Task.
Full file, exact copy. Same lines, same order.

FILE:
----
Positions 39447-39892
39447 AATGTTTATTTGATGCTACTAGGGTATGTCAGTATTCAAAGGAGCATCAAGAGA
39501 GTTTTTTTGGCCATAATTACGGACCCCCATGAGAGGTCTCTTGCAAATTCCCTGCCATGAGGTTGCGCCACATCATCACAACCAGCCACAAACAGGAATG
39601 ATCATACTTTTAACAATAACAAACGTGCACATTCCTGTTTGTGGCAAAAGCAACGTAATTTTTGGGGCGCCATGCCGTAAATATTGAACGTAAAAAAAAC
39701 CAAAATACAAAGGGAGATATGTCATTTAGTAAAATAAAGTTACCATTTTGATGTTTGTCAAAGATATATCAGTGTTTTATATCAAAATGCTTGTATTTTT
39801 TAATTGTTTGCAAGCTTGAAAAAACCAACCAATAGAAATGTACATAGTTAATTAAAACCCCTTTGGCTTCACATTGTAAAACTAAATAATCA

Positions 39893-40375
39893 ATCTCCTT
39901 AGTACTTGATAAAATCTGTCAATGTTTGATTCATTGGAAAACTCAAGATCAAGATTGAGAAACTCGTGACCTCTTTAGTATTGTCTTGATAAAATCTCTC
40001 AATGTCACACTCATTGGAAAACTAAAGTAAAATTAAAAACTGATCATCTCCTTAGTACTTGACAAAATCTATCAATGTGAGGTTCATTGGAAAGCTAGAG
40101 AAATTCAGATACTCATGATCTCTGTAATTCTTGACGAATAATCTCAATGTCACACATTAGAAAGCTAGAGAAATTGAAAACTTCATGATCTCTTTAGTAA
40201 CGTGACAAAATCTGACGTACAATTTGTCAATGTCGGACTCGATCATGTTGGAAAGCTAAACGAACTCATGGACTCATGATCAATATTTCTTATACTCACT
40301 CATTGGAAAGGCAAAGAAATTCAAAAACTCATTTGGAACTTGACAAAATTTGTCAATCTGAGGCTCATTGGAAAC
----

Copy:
Positions 39447-39892
39447 AATGTTTATTTGATGCTACTAGGGTATGTCAGTATTCAAAGGAGCATCAAGAGA
39501 GTTTTTTTGGCCATAATTACGGACCCCCATGAGAGGTCTCTTGCAAATTCCCTGCCATGAGGTTGCGCCACATCATCACAACCAGCCACAAACAGGAATG
39601 ATCATACTTTTAACAATAACAAACGTGCACATTCCTGTTTGTGGCAAAAGCAACGTAATTTTTGGGGCGCCATGCCGTAAATATTGAACGTAAAAAAAAC
39701 CAAAATACAAAGGGAGATATGTCATTTAGTAAAATAAAGTTACCATTTTGATGTTTGTCAAAGATATATCAGTGTTTTATATCAAAATGCTTGTATTTTT
39801 TAATTGTTTGCAAGCTTGAAAAAACCAACCAATAGAAATGTACATAGTTAATTAAAACCCCTTTGGCTTCACATTGTAAAACTAAATAATCA

Positions 39893-40375
39893 ATCTCCTT
39901 AGTACTTGATAAAATCTGTCAATGTTTGATTCATTGGAAAACTCAAGATCAAGATTGAGAAACTCGTGACCTCTTTAGTATTGTCTTGATAAAATCTCTC
40001 AATGTCACACTCATTGGAAAACTAAAGTAAAATTAAAAACTGATCATCTCCTTAGTACTTGACAAAATCTATCAATGTGAGGTTCATTGGAAAGCTAGAG
40101 AAATTCAGATACTCATGATCTCTGTAATTCTTGACGAATAATCTCAATGTCACACATTAGAAAGCTAGAGAAATTGAAAACTTCATGATCTCTTTAGTAA
40201 CGTGACAAAATCTGACGTACAATTTGTCAATGTCGGACTCGATCATGTTGGAAAGCTAAACGAACTCATGGACTCATGATCAATATTTCTTATACTCACT
40301 CATTGGAAAGGCAAAGAAATTCAAAAACTCATTTGGAACTTGACAAAATTTGTCAATCTGAGGCTCATTGGAAAC